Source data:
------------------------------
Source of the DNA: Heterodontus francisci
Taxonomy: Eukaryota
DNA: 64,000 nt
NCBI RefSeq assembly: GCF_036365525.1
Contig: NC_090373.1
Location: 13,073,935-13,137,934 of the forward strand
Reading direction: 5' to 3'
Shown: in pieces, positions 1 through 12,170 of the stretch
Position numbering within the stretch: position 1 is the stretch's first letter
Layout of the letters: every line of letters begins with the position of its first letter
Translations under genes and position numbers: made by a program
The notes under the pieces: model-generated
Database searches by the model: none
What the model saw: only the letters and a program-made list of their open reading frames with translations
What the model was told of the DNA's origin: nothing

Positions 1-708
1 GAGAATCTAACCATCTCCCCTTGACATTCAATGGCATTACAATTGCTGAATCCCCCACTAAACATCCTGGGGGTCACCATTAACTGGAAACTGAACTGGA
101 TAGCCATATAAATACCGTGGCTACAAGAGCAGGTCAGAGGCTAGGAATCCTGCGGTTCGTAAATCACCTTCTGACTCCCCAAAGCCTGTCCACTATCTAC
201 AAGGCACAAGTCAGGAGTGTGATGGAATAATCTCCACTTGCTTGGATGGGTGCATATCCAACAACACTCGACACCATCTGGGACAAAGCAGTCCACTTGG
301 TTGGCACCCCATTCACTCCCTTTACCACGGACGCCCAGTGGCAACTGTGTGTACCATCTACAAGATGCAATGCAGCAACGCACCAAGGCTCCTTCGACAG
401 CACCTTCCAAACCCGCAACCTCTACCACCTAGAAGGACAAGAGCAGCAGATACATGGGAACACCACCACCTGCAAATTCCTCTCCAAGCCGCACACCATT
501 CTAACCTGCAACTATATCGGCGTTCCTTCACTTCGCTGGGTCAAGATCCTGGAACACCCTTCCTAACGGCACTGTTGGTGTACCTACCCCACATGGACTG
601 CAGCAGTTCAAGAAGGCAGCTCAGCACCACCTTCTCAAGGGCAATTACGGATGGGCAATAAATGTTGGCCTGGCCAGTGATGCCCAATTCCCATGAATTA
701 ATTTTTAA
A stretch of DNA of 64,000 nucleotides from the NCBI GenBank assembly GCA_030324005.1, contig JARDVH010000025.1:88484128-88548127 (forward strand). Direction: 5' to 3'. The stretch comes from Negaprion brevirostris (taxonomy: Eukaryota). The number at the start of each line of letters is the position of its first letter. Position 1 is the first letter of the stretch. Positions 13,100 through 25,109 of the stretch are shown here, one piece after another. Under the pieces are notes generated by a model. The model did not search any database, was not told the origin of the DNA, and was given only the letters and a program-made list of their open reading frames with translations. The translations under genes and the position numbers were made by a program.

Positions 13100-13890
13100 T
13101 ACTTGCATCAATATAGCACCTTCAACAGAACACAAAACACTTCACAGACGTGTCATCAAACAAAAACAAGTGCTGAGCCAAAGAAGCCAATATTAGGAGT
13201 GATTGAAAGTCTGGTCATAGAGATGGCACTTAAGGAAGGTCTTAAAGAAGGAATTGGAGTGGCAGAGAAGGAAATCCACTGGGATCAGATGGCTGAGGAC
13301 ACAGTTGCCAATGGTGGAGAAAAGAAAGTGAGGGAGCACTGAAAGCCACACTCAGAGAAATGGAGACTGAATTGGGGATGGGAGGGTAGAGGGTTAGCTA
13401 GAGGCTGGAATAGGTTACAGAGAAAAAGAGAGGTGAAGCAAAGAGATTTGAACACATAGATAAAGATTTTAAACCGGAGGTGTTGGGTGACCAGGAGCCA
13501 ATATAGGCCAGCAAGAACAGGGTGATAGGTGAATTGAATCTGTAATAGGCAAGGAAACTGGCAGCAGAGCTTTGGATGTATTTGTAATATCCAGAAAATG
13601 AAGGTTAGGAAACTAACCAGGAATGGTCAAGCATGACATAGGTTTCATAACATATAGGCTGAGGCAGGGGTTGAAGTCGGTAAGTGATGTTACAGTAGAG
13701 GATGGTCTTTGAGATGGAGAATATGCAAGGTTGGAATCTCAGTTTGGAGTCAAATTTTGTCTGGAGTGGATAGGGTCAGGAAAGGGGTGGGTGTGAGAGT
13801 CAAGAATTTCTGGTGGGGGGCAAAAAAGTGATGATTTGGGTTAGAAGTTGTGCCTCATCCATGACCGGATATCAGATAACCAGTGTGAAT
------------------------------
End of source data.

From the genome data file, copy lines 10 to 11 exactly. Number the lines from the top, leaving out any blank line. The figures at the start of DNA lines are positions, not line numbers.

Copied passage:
Layout of the letters: every line of letters begins with the position of its first letter
Translations under genes and position numbers: made by a program